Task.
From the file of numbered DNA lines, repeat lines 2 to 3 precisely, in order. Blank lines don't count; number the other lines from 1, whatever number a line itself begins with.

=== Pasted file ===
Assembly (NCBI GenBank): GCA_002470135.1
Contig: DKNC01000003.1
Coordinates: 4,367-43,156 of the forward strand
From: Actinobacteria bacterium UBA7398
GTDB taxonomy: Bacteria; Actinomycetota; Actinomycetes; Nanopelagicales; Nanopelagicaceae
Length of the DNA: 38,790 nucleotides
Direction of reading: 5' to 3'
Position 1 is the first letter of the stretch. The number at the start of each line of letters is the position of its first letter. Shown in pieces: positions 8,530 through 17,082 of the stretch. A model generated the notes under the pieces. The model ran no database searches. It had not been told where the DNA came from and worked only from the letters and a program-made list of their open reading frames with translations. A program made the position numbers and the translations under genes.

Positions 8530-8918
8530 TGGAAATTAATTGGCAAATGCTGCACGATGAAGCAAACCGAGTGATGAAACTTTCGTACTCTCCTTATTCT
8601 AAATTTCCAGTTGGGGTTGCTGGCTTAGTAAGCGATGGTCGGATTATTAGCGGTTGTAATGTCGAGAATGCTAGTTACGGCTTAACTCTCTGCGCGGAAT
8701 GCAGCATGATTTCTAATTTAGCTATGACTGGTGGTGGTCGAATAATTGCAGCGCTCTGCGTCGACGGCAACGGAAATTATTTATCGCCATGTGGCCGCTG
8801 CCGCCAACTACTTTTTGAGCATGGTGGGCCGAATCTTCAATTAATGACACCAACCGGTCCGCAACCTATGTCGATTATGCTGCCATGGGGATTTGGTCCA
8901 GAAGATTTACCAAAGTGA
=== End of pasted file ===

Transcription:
Contig: DKNC01000003.1
Coordinates: 4,367-43,156 of the forward strand